Still, she probably won't be making any more movies with Madonna.

Or with Sean Penn.

"I'd like to work with Sean but I asked Madonna, 'Now that you're getting married, do you think I'll ever be able to work with him?' and she said, 'Unh-unh.' "

You couldn't see much less of Rosanna Arquette than in "Silverado," the new Lawrence Kasdan western in which she is third-billed even though she appears in only three very brief scenes. There will be a little more of her in Martin Scorsese's "After Hours" -- "one of the greatest experiences of my life. Do you mind if I have a little bite of chicken?"

She tears into a plate of chicken cold cuts.

"I need a little protein, 'cause I've been talking," she explains.

After the Scorsese cameo, there's a full-blown lead opposite Jeff Bridges in Hal Ashby's "Eight Million Ways to Die."

"It's not the time on screen, it's the role that's important to me," Arquette insists ". . . and 'Silverado' was a really nice experience, a collaborative, ensemble piece, and I am glad to be a part of it. I've done a lot of lead roles so it's nice to do things that you are just a part of, to go back and forth."

"I've been really lucky with my career because I've been offered every kind of role. I mean, in 'Eight Million Ways to Die,' I'm playing a call girl/cocaine addict. A very serious role. I mean, it's not a comedy. I'm getting offered comedies a lot because of 'Susan,' and I like doing comedy, but I'm an actress and I want to do different roles."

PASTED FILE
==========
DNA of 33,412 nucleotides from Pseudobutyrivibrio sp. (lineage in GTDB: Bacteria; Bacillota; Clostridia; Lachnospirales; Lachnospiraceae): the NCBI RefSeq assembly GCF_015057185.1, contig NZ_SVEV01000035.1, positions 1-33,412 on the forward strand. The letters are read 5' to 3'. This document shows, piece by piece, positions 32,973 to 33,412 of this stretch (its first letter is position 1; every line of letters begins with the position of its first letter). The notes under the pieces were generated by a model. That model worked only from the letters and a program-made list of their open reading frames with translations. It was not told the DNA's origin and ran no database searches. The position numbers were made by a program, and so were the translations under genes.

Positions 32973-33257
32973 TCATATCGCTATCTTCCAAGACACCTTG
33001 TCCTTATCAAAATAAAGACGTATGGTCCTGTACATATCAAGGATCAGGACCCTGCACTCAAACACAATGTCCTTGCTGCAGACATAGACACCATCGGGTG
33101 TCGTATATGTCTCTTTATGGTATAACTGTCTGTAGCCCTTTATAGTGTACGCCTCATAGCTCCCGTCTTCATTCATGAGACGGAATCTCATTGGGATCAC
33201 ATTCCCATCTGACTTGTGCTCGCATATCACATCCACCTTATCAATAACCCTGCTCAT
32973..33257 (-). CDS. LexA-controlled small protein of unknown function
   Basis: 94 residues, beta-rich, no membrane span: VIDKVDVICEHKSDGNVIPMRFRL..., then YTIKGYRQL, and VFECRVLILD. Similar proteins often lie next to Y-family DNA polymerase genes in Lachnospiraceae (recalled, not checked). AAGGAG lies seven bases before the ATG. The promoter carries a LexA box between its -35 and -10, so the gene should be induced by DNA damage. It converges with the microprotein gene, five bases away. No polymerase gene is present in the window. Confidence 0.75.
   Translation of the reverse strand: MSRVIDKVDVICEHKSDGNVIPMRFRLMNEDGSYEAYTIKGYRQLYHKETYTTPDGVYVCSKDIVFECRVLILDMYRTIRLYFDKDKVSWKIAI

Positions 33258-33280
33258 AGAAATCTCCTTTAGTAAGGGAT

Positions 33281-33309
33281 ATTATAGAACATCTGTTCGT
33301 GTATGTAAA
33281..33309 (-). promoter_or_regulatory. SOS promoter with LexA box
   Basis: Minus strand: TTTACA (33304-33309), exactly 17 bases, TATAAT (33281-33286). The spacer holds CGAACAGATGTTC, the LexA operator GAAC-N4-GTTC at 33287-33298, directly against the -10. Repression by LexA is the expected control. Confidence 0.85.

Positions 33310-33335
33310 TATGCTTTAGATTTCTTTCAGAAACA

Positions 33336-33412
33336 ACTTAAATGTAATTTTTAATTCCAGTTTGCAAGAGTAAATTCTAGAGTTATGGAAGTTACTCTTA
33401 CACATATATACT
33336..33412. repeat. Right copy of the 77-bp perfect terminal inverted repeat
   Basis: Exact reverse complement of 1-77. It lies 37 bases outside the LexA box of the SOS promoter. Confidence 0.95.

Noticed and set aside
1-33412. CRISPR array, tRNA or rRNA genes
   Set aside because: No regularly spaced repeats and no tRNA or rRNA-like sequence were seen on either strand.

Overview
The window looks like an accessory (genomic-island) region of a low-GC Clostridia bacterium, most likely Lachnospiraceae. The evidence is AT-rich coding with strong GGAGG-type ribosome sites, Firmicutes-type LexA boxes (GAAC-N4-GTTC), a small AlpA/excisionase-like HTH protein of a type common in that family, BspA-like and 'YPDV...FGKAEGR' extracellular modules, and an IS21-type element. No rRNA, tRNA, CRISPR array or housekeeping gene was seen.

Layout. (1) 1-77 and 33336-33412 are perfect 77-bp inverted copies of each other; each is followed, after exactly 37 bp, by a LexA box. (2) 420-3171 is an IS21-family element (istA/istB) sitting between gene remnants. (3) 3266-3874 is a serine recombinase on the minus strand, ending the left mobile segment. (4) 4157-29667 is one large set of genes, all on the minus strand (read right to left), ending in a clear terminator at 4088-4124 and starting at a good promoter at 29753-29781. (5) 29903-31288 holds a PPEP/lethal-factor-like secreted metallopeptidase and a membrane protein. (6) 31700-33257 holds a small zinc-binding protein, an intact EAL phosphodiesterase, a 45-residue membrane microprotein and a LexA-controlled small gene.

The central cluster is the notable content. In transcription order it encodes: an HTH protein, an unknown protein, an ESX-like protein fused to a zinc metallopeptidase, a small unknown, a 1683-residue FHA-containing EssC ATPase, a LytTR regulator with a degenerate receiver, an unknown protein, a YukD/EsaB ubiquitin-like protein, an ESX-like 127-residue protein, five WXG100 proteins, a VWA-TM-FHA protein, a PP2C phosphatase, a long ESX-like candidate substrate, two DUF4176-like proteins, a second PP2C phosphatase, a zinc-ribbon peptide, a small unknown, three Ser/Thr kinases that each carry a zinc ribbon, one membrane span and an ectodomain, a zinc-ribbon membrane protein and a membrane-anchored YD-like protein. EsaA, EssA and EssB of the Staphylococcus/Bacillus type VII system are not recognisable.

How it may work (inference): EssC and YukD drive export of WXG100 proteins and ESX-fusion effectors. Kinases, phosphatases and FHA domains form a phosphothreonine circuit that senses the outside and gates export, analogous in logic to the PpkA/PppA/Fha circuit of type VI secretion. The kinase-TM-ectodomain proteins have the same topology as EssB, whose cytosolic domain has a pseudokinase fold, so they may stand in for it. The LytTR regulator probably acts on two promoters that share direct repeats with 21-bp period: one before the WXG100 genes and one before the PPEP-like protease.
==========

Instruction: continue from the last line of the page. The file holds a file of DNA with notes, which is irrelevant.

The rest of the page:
She's reminded that a couple of years ago, she'd complained about wanting more comedy roles because she was tired of dramatic roles in which she always ended up crying.

"Isn't that funny?" she muses. "That's true, because I was doing a lot of drama and then I got a lot of comedy. I like the balance, to be able to do both. I think that I can do both and, given the chance, I've been able. I just like to do a lot of different things."

Rosanna Arquette's march to stardom seems natural.

Her grandfather was Cliff Arquette, better known for his coot character, Charlie Weaver. Her father, Lewis, was an improv actor and director; her mother, Marti, a poet and writer. Born in New York, Arquette grew up in a number of places, always surrounded by theater and music and liberal political consciousness. She describes herself as a true flower child of the '60s, one who ran around naked at Woodstock. "I was the young rebel as a little girl," Arquette recalls fondly. "My parents used to paint on my body, 'Stop the War, Kill No More.' They were very politically active."